“It” Movie Review

September 8, 2017


“It” finally arrived…and it was worth the wait. In fact, “It” may be the best adaptation of a Stephen King work yet in a year full of (despite one reputed letdown) solid King adaptations. Some might say “that doesn’t take much” thinking of the less than stellar low-budget horror films “Children of the Corn” (and it’s dozen sequels), “The Mangler” or “Graveyard Shift” but they’re forgetting great films like De Palma’s “Carrie”, Kubrick’s “The Shining” and John Carpenter’s “Christine”.* Others might be saying no way! What about “The Shawshank Redemption”, “The Green Mile” and “Stand By Me”?  To both camps I say–yep, as an adaptation of a King work “It” may be the greatest yet. It captures the heart, tone and feel of the book–updating it just enough to retain relevancy for a younger generation and making a change or two that actually enhance on the original book.** Most of all it does the impossible–it takes the Moby Dick of popular horror novels and films it in a way that works cinematically (that is, in the language of cinema) without sacrificing the story of the original opus. There’s no beat-you-over-the-head explication and voice-over to explain themes and thoughts that the filmmaker uses to tell when  too lazy to show.

No, perhaps best of all—Pennywise is terrifying. If you’re an 80s or 90s baby you probably have fond (or grimacing depending on your tastes) memories of Tim Curry’s original Pennywise in the made-for-TV miniseries back in the day. I mean no disrespect to his performance–it was the only thing of that original teleplay that really holds up but it’s feared more in memory than in re-watching–but Bill Skarsgard sends chills down your spine here. He’s helped in large part by some seriously good special effects and production that a cable TV movie in the 1990s simply can’t be compared with. When this movie goes for the scares it really goes for them–relentlessly. This movie is intense and any illusion that the protagonists on screen will be okay because they’re children is quickly displaced.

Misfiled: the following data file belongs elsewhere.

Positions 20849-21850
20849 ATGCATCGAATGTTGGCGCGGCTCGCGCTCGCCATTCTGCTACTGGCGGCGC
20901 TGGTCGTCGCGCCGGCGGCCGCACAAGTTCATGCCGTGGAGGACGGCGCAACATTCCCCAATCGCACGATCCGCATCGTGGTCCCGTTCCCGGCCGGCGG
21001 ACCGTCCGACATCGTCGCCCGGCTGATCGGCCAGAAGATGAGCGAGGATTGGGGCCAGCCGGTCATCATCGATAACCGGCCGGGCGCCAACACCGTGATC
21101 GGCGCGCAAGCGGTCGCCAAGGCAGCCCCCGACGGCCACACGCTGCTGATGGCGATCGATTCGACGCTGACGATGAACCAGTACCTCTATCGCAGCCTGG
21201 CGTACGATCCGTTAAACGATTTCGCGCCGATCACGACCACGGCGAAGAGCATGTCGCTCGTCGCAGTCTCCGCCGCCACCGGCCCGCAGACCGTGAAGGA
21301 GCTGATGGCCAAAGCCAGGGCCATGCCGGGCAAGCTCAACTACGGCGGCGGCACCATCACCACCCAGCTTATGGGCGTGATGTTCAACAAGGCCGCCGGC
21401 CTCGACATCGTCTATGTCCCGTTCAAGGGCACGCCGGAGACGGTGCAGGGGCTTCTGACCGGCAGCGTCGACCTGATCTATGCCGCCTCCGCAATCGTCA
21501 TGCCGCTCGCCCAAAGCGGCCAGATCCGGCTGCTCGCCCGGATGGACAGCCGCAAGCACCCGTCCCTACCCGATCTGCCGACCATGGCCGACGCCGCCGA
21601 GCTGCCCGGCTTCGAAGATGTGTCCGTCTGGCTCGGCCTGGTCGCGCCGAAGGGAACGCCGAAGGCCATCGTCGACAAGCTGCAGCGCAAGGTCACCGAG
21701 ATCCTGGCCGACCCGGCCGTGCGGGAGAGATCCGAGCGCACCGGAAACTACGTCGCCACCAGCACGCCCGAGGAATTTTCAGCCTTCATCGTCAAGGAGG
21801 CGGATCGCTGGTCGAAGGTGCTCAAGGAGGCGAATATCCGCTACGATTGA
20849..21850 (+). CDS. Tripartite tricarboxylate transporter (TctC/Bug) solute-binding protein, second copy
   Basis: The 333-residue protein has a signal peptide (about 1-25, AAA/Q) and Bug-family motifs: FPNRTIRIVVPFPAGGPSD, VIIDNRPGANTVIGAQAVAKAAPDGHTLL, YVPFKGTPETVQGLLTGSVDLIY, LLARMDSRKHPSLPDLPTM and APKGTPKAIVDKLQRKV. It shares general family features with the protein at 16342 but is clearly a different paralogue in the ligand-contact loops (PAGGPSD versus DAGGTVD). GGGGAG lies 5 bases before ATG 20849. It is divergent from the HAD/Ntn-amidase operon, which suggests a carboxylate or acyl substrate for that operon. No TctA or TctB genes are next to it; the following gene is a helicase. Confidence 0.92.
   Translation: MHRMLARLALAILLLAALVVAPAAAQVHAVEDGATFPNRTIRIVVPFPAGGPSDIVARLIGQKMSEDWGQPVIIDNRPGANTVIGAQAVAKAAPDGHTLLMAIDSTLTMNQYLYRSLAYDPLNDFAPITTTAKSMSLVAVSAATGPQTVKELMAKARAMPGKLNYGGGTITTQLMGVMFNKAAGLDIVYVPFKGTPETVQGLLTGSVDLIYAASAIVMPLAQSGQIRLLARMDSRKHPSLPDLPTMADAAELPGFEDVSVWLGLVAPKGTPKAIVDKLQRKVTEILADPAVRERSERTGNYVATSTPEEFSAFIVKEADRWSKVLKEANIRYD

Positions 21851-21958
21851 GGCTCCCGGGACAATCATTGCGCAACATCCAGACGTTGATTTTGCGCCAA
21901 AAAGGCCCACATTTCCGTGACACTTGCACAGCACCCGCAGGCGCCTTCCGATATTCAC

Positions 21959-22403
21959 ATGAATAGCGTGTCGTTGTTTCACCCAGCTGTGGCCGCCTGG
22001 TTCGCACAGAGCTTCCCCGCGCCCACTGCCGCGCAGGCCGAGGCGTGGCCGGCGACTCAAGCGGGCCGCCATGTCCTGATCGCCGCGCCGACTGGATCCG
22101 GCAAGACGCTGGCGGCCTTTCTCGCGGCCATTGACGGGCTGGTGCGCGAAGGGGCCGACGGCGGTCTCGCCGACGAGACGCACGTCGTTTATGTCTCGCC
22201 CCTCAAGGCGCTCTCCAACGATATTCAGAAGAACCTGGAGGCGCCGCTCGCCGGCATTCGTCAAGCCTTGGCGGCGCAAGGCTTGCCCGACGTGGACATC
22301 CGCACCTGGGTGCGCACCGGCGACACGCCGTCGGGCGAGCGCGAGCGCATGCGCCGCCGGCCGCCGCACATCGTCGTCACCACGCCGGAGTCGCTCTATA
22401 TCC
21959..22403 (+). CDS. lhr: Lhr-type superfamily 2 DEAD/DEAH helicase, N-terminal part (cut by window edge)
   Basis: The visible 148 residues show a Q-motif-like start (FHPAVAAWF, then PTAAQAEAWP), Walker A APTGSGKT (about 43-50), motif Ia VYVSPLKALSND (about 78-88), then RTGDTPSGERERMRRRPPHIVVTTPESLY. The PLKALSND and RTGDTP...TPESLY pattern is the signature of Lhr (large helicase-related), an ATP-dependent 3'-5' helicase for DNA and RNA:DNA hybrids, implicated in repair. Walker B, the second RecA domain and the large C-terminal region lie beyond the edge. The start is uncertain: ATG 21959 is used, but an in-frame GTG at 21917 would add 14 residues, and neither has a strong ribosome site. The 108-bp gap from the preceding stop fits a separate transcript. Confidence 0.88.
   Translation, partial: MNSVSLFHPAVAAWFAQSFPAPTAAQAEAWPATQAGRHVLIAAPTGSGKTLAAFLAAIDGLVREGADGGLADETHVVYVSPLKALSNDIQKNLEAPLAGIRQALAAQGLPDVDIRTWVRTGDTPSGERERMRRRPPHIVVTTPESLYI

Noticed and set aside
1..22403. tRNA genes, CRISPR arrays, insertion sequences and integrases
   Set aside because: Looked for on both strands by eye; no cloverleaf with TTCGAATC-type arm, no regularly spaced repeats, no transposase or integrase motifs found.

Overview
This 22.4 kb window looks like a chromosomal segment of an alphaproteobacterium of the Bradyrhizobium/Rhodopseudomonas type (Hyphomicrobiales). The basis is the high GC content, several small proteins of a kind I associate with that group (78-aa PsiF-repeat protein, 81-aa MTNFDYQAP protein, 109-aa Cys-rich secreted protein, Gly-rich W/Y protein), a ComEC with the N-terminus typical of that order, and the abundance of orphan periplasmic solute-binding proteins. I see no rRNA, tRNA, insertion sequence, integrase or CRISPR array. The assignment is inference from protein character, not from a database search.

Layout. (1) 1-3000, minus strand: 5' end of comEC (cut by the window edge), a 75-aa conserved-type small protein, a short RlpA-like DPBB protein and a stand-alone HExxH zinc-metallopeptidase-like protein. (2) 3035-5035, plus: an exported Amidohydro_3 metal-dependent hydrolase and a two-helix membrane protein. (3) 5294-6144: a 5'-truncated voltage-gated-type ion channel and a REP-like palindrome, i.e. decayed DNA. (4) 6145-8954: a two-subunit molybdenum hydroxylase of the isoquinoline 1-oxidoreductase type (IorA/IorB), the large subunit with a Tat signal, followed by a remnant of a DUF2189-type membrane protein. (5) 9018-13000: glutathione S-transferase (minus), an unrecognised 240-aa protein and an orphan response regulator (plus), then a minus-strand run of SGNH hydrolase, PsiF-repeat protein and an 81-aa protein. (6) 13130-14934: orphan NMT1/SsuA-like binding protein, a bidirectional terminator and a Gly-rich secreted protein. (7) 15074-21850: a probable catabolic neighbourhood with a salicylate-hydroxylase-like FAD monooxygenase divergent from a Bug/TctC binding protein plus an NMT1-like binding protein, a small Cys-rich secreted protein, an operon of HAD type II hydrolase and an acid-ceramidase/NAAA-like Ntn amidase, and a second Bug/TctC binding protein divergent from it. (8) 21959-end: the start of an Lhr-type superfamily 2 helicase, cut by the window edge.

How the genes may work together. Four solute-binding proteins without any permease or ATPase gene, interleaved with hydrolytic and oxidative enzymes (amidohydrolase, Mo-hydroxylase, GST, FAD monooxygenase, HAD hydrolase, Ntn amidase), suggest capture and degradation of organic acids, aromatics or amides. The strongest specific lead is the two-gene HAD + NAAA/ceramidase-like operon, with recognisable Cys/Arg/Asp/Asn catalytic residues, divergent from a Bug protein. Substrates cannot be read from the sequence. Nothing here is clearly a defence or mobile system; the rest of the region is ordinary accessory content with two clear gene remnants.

Yet beyond the scares this movie knows that to keep you from being overwhelmed there has to be a bit of comedic relief which it provides in full. True to King, there’s as much heart as terror and the kids cast as the Loser’s Club are all a joy to watch. I can only hope that their adult counterparts are as honestly, convincingly cast in the culminating part II. I expect anyone who is a fan of the massively popular throwback “Stranger Things” on Netflix will be a fan of the Loser’s Club and watching them in action reveals just how deep an homage to King (as much as Spielberg) that show truly is.

So yeah.  “IT” exceeded my expectations and is the best mainstream horror film in many years in addition to being possibly the best adaptation of a King work to hit the screen yet.  Pennywise is terrifying, the Loser’s Club are a joy to watch, the score is fantastic, the performances are honest and the special effects are spot on. Andy Muschietti does a terrific job of being true to the source material but not being so beholden to it that he is afraid to make the work his own and make it work on the screen for today’s audience.

Rating: 4.5/5


* I think it will take time and a few revisits for me to know where “IT” stands as a movie in comparison to other King-inspired movies like “Shawshank”, “The Green Mile”, and “Carrie”. Certainly “The Shining” is Kubrick’s visionary work on full display and may be a “better” movie than “It” but it’s a far worse adaptation of its source material (which is why King dislikes it so much). But as for an honest adaptation of a King work that captures the story, atmosphere, and heart of the work “IT” may indeed be the best so far. On TV this year “Mr. Mercedes (thanks to Dennis Lehane and David E. Kelly) probably comes closest to retaining all of those same things in an adaptation but we’ll have to see if it ends as strongly and “IT” just stands head and shoulders in an iconic way above that more recent work on the page itself at least.